Basics of Computational Fluid Dynamics and Numerical Heat Transfer

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==Other Numerical Methods==
==Other Numerical Methods==
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Other notable methods for numerical solution of heat conduction problems include boundary element method (BEM) that volume integrals are converted to surface integrals, as well as spectral methods that approximate solutions by a series of functions. The drawback of these methods is that they are very difficult to extend to convective heat transfer. To maintain uniformity of the numerical method for all heat transfer modes and build a solid foundation for students to learn other methods, we will focus on FVM. This section will cover numerical solutions of one-dimensional steady and transient conduction problems, as well as multidimensional transient heat conduction problems. Its extension to convection and radiation problems will be discussed in detail in later chapters of this text.
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Other notable methods for numerical solution of heat conduction problems include boundary element method (BEM) that volume integrals are converted to surface integrals, as well as spectral methods that approximate solutions by a series of functions. The drawback of these methods is that they are very difficult to be extended to [[convective heat transfer]].  
==References==
==References==

Revision as of 00:53, 6 July 2010

Contents

Overview

The steady and transient heat conductions discussed in the preceding two sections are for linear problems with simple geometric configurations and boundary conditions. Even for the cases where analytical solution is available, the interpretation of the solution is often difficult because the solution is expressed as a very complicated series. Numerical solution therefore becomes a desirable approach for heat conduction under non-linear, complex geometric configurations, or complex boundary conditions. Instead of obtaining the analytical expression of the temperature distribution, the results of numerical solutions are given at discrete points. The numerical solution involves three steps: (1) discretization of the computational domain, (2) discretization of the governing equations, and (3) solution of the algebraic equations (Murthy et al., 2006).

Discretization of Computational Domain and Governing Equations

The discretization of the computational domain is a process that divides the computational domain into many control volumes as shown in Fig. 1 (Patankar, 1980). Each subdomain is bounded by faces represented by the dashed lines. The physical properties of the cell are defined at the grid points. In Practice A, the faces are always located midway between the grid points. On the contrary, the grid points are always located in the center of the control volume in Practice B. Obviously, if a uniform grid is used, the two practices result in identical grid size and therefore, any discussion on the differences between two practices are meaningful only if the grid size is not uniform. Since the faces in Practice A are located in the midway between grid points, the heat flux across the faces can be more accurately calculated. The disadvantage of Practice A is that the properties of the entire control volume are represented by a point not located in the center of the control volume, which will result in inaccuracy. On the other hand, the properties of the entire control volume in Practice B are represented by the grid point at the center which is a better representation. In addition, Practice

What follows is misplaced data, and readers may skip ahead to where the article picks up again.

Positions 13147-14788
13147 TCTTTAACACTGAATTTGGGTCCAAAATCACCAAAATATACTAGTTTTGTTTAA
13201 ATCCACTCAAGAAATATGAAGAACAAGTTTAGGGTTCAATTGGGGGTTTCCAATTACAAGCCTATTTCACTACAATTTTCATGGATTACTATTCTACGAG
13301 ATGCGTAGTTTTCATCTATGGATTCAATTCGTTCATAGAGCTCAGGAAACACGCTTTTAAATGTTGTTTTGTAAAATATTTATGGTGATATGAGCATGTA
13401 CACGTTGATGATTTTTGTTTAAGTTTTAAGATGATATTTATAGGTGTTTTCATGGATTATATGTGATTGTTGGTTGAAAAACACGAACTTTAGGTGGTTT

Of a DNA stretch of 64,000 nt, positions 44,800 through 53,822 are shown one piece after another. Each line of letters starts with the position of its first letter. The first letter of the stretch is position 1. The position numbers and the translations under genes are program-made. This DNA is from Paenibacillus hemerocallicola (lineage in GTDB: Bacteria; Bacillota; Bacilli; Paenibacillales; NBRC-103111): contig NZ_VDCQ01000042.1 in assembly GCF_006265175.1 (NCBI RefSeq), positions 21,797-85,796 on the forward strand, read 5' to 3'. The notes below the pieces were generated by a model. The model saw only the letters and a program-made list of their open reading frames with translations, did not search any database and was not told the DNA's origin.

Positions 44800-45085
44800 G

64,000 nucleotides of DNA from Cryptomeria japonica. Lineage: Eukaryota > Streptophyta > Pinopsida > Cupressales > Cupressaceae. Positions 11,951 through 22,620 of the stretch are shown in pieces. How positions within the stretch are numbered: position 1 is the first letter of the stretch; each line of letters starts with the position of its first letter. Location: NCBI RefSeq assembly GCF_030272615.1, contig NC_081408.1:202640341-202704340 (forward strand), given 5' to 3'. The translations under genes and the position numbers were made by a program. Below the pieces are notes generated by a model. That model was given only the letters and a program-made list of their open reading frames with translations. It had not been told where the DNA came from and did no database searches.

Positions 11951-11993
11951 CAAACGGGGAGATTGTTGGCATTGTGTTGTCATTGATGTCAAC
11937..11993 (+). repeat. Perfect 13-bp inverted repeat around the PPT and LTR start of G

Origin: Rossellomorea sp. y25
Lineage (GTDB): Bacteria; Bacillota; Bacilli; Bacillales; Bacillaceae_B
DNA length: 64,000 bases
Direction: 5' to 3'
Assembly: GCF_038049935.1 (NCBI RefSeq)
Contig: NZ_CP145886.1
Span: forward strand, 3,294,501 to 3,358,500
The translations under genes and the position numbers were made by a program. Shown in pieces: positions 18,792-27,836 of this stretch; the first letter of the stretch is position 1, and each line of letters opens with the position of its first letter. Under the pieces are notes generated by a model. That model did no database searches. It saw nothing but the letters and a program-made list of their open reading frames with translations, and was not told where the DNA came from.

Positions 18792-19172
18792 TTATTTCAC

Discritization of the computational domain.(Patankar, 1980) Discritization of the computational domain.(Patankar, 1980)
(a) Practice A (b) Practice B
Figure 1: Discritization of the computational domain.(Patankar, 1980)

B can easily handle discontinuity of thermophysical properties or boundary conditions. The discretization of governing equations can be done by local or point-wise representation of the partial differential equations (finite difference method; FDM), or weighted integral of the partial differential equations (finite element method; FEM). Patankar (1980) proposed a finite volume method (FVM) involving obtaining the discretized equation by performing integration on the governing equation over the small region. While the resultant algebraic equations for FVM and FDM are often similar, the FVM can guarantee conservation of the mass, momentum and energy on each cell, regardless of the size of the cell. The FVM can also be very easily extended to convective heat transfer because mature numerical methods have been developed in the last three decades.

Other Numerical Methods

Other notable methods for numerical solution of heat conduction problems include boundary element method (BEM) that volume integrals are converted to surface integrals, as well as spectral methods that approximate solutions by a series of functions. The drawback of these methods is that they are very difficult to be extended to convective heat transfer.

References

Murthy, J.Y., Minkowycz, W.J., Sparrow, E.M., and Mathur, S.R., “Survey of Numerical Methods,” Handbook of Numerical Heat Transfer, 2nd ed., eds., Minkowycz, W.J., Sparrow, E.M., and Murthy, J.Y., pp. 3-51, Wiley, New York.

Patankar, S.V., 1980, Numerical Heat Transfer and Fluid Flow, Hemisphere, Washington, DC.

Further Reading

External Links